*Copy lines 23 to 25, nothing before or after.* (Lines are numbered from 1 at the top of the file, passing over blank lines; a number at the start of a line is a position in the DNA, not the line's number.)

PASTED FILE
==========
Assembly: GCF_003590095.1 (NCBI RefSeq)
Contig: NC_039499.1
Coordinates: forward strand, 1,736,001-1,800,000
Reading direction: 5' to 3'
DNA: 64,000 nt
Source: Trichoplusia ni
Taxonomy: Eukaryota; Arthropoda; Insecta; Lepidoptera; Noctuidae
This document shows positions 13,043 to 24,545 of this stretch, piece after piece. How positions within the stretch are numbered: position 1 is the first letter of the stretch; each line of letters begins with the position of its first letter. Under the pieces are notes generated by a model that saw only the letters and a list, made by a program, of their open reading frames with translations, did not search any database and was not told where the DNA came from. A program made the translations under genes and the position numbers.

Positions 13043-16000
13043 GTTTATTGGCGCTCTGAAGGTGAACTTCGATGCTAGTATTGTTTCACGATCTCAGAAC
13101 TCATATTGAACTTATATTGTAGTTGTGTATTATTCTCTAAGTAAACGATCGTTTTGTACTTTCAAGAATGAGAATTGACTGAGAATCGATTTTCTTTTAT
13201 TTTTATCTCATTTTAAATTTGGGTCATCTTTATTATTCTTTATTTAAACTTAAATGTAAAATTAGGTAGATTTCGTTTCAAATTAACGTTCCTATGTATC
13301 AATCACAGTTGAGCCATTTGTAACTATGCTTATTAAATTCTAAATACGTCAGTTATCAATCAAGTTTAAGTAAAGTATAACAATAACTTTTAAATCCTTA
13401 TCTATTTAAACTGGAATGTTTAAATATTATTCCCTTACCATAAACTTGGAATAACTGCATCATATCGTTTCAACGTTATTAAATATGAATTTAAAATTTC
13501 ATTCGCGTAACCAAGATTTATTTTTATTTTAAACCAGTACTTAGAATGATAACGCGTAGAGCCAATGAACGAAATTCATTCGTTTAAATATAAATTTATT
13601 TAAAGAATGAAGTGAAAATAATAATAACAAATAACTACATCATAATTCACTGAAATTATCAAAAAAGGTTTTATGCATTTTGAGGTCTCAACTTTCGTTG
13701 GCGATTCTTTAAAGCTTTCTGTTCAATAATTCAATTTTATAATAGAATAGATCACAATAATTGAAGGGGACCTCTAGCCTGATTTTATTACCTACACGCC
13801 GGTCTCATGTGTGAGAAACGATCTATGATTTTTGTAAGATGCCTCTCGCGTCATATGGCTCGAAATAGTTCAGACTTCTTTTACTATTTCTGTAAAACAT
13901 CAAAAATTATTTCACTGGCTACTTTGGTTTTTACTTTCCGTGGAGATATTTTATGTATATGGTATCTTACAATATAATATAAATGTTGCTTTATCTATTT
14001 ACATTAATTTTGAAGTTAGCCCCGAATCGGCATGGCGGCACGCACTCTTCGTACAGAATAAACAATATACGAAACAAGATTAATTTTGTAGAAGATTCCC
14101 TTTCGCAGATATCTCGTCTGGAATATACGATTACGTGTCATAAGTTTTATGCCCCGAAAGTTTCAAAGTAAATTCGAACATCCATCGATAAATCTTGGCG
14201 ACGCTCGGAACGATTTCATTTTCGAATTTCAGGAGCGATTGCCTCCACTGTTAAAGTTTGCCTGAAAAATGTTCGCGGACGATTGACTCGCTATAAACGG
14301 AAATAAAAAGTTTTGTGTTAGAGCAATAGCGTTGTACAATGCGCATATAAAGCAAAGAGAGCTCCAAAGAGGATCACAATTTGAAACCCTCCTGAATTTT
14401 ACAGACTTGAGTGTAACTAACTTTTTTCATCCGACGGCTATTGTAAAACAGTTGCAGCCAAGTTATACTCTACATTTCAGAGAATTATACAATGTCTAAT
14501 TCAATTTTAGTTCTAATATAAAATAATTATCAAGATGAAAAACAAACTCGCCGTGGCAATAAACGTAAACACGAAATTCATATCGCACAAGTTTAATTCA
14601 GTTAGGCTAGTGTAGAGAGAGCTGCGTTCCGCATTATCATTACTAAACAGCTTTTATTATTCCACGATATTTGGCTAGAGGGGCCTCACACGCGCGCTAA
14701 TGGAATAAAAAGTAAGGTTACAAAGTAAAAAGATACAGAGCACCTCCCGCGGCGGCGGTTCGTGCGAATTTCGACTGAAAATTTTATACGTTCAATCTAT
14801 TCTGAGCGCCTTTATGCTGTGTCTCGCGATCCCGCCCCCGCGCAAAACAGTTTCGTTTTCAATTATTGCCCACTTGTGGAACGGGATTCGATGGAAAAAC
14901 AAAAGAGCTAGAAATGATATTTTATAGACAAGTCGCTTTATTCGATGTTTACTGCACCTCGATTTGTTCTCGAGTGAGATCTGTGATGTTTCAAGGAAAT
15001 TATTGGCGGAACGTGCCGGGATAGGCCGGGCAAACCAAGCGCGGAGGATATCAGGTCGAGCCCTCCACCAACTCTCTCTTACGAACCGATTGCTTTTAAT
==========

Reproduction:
14301 AAATAAAAAGTTTTGTGTTAGAGCAATAGCGTTGTACAATGCGCATATAAAGCAAAGAGAGCTCCAAAGAGGATCACAATTTGAAACCCTCCTGAATTTT
14401 ACAGACTTGAGTGTAACTAACTTTTTTCATCCGACGGCTATTGTAAAACAGTTGCAGCCAAGTTATACTCTACATTTCAGAGAATTATACAATGTCTAAT
14501 TCAATTTTAGTTCTAATATAAAATAATTATCAAGATGAAAAACAAACTCGCCGTGGCAATAAACGTAAACACGAAATTCATATCGCACAAGTTTAATTCA